For any of you who have done any amount of legal translations, you have probably encountered the PDF dilemma. By this I mean those PDF documents which were scanned from a poor-quality fax or photocopy and cannot be readily transformed into a Word document.
You have three choices: re-key the entire source document and subsequently feed it into a CAT tool, type your translation while reading the source document as a printed version or PDF on your screen, or you can use ClipMate, thereby storing all names, numbers and terminology to be pasted into the target application (usually Word).
ClipMate, in a word, is a versatile, powerful database for text and image clips. Once you have a term or phrase stored in ClipMate, you can paste it into virtually any application. You may download a thirty day evaluation version of ClipMate here
Now you are ready to organize your folders. On the left hand side of Clipmate's window, you should see a tree of folders. Right-click on one of them and create a new folder beneath it by selecting "Add New Collection". Then you need to choose an icon for your folder.
Now you are ready to start copying text. If you want to key your own text into your ClipMate folder, press Control + N, and type the word or phrase into the bottom pane. If you wish to copy text from an application such as a web page or a dictionary, highlight the text with your mouse and then copy it by pressing Control + C. You will hear a "pop" sound meaning that the term has been copied to the designated folder.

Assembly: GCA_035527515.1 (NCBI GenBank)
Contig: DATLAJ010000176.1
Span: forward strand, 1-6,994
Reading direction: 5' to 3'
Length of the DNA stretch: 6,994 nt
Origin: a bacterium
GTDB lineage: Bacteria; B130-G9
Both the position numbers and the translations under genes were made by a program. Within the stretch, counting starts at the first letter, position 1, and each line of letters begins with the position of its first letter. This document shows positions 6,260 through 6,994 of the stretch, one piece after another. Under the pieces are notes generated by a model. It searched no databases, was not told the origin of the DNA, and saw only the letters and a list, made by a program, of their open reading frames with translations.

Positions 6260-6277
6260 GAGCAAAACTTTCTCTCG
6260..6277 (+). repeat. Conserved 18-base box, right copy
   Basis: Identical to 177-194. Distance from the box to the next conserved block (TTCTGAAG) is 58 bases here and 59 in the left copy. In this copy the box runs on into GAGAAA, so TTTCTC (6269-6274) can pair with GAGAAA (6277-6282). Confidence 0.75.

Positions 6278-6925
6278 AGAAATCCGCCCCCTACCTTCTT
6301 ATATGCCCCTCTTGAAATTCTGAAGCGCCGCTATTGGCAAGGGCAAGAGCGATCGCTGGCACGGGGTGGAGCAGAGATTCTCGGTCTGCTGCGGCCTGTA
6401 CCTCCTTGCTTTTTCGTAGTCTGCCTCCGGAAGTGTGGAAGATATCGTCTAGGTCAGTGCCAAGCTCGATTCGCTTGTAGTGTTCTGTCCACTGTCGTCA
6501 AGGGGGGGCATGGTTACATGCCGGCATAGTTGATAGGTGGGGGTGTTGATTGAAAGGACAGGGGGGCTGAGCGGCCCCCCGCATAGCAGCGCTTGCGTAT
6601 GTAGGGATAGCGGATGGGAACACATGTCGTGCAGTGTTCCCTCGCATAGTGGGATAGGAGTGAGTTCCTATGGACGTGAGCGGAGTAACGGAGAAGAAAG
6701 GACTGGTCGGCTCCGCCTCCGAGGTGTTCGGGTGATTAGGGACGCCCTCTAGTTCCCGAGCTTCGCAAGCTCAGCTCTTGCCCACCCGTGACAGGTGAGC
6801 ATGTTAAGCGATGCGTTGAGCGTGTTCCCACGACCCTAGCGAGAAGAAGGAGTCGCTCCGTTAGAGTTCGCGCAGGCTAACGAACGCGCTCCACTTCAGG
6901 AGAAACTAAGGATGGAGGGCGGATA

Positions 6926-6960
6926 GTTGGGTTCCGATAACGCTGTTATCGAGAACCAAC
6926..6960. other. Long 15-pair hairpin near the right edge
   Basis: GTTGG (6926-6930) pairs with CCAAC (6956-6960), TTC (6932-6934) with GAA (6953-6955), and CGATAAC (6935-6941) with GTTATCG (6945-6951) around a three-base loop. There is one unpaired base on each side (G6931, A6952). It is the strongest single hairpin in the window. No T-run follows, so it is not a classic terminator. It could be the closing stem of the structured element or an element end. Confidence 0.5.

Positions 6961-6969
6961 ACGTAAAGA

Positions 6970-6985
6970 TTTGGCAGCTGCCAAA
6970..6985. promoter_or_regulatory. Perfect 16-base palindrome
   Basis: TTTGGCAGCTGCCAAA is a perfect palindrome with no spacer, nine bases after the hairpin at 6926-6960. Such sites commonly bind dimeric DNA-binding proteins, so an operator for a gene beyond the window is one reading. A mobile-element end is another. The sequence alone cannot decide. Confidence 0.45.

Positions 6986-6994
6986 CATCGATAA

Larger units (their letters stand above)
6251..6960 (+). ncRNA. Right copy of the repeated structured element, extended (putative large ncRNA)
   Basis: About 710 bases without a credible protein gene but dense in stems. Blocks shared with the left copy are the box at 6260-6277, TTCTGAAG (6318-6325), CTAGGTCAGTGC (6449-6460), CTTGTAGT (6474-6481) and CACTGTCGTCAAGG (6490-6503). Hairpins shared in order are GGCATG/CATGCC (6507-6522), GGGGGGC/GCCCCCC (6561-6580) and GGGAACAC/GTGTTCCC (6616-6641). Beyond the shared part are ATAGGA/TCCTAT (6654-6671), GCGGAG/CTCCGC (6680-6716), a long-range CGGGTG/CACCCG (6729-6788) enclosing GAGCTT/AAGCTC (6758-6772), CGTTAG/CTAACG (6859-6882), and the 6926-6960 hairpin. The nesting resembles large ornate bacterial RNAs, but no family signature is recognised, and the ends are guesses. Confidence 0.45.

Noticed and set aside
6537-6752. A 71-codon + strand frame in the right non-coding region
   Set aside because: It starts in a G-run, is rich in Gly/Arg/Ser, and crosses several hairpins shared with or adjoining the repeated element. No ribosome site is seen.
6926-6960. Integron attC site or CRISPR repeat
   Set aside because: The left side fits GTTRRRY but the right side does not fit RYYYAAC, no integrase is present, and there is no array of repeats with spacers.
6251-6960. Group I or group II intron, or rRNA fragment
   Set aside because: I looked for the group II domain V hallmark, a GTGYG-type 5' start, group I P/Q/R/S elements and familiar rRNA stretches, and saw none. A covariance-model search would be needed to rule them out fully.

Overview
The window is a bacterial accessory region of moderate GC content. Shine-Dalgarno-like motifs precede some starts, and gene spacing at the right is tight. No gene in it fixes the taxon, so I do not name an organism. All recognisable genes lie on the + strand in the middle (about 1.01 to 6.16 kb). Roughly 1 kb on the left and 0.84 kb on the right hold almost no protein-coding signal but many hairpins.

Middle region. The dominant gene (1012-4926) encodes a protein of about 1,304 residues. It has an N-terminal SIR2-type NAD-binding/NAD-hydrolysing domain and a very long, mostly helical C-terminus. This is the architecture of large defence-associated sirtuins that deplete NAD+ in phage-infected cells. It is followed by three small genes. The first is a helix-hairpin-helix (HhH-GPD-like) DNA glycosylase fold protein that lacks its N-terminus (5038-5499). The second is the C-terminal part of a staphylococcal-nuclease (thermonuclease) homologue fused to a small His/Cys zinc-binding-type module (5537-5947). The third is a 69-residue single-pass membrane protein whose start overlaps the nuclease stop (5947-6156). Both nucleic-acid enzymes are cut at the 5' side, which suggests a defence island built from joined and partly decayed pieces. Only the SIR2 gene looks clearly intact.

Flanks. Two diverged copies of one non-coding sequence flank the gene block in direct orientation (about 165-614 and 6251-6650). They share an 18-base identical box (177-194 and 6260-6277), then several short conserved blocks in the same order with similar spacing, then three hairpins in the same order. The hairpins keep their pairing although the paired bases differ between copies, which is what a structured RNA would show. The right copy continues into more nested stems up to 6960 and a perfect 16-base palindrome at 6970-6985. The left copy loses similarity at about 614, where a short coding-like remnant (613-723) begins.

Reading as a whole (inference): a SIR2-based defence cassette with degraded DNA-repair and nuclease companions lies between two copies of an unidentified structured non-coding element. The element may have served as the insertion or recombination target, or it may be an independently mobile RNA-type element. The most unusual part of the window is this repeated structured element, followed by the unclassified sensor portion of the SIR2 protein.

Now you need to name your clip in order to identify it later. Press Control + R and give the term its source language translation. For example, if I were to copy the term "lawyer" from a dictionary, I would then name the clip "abogado" for future reference.
How can you find the term when you need it? There are two ways. When ClipMate is minimized to the tray, you can open it by pressing WinKey + V. Then click on any term and press the first few letters of the term you are searching for. For instance, if I were searching for "abogado", I would press "ab", and the program would jump to that term.
Another way is to assign the clip a shortcut. To do this, press Control + R, and enter a shortcut name such as ".ao" for "abogado". Now, anytime you press ".ao", no matter what folder you happen to be in, you will get "abogado". Once you have found the term you wish to paste into Word, all you have to do is press ENTER, and the term will automatically be pasted into Word or whatever application you happen to be working with.
I for one have chosen ClipMate as my master glossary program. I am slowly but steadily inputting all relative Spanish terms and their English translations into ClipMate for the simple reason that I work with a lot of scanned documents that are utterly incompatible with CAT tools. This way, I can always find the term I want when I want it without excessive typing.
For more computing tips for translators, please visit Spanish Language Gateway
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